Her many trips to foreign lands almost always were for educational purposes - either architectural or art. She visited Yemen and Jordan by saying she was a Quaker when asked her religion. "I did go to a Quaker school," she said, "and we live on what used to be part of the Roberts' Estate and he got the deed from that famous Quaker William Penn. We were eating lunch at the Queen of Sheba's home in Yemen when our guides told us to get up, get our cameras, and get in the jeeps. We listened and took off just as a group of men with AK47's showed up." She laughed. "We made it out OK, as you can see."

Gilda and Richard Ellis are regular attendees at the Mann Music Center summer programs. "My daughter, Jane Ellis Gitomer, is chair of the Guild of the Mann Music Center and I pay for my own tickets."

Her photographs tell stories. A giant African elephant seems to be walking right out of the photo. The white hippo., with Richard Ellis, looks like a family pet. The bluefooted boobies from the Galapagos sparkle with colors. "The turtles at the Galapagos are guarded 24 hours a day." Her fondest memory of Tahiti is the grapefruit. "I never tasted anything like that," she said. And Green Island Australia has an undersea observatory so those who do not snorkel can enjoy the beautiful underwater inhabitants in their colorful environment.

Although her limited eye sight slows her down a bit, she is an example of the indomitable human spirit. "My other knee hurts me now. I'm probably going to have to have that one done too. Meanwhile, I take an Aleve, and go right on doing what I want."

Gilda Ellis exemplifies the indomitable human spirit.

Thursday, February 3, 2011

1961 - has it really been 50 years?

I graduated from the University of Pennsylvania in 1961, Phi Beta Kappa, with a BA and received my MA in 1962. Hard for me to grab hold of the 50 years but, when I look around, at my husband, Edgar, of 48 years; our 3 marvelous, accomplished, and successful children; and our 7 outstanding grandchildren, time takes on a physical look.
In 1961, I received an NIMF fellowship for graduate school, and my parents rewarded me with a summer in Europe. I have specific and also vague memories about that trip. I remember attending the Eichmann trial in Israel. A wrinkled, evil, little man enclosed in a glass box. On the day I was there, he was asked if he ever signed an order for the death of hundreds of people. He said no. Then the authenticated paper was produced and he was asked to confirm that his signature was on the bottom and he mumbled and affirmative.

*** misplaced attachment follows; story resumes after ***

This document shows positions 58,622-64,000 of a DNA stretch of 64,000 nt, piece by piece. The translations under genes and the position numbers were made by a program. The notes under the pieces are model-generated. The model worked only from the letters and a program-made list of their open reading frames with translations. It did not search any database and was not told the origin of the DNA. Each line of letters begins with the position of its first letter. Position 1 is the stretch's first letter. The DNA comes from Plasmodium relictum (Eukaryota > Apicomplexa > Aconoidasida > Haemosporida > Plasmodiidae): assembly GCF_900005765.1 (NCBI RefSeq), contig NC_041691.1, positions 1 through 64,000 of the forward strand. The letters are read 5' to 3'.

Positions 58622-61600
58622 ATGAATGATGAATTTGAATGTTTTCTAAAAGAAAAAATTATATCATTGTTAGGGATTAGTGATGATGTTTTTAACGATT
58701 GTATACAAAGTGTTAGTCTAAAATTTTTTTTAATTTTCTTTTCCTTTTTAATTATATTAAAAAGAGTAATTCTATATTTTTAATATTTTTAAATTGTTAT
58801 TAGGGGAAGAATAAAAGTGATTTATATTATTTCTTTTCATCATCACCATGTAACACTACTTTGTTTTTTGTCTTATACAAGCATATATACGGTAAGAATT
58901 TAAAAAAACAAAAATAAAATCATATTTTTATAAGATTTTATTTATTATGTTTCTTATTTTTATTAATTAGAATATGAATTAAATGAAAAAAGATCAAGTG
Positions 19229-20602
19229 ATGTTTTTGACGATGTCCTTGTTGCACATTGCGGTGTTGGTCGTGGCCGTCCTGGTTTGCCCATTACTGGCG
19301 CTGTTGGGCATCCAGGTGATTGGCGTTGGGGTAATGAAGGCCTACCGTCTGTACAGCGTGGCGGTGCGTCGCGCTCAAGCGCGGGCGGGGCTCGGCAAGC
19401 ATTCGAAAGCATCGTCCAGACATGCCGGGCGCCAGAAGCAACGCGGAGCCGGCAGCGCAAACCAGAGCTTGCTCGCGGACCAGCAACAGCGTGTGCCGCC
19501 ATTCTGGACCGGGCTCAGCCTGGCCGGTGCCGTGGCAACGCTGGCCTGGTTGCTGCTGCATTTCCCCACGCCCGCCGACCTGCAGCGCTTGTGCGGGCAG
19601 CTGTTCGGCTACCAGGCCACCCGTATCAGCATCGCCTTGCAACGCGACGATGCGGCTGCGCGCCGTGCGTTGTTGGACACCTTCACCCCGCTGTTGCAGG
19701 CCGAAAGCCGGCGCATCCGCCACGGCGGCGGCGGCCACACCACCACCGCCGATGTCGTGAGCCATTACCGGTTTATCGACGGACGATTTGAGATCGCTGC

I attended "Oliver" in London; spoke French in Paris; struggled with Italian in Rome; ate junk food from vendors in Amsterdam; and admired the statue of the Little Mermaid in Denmark. I returned home on the luxurious and brand new SS United States which is now just sullking on the Delaware River.

"It pays to be ignorant"

Back in the glory days of radio, "It Pays to Be Ignorant" brought laughs, chuckles and outright guffaws to the listeners. The master of ceremonies asked a question, like "who is the Lincoln car named after?" and someone on the panel of comedians would say, "Mr. moderator, Mr. Moderator - 2-door or 4-door?"
We thought we were listening to reruns when we heard Andy Reid's press conference. He introduced Juan Castillo, and praised him as the great offensive line coach of this year's Philadelphia Eagles. This is the same offensive line that had Michael Vick running for his life when he wasn't suffering a concussion. This is the same offensive line that permitted Kevin Kolb to get concussed. In fairness, the Chicago quarterback, Cutler, received the most sacks in the league but Vick received the most hits.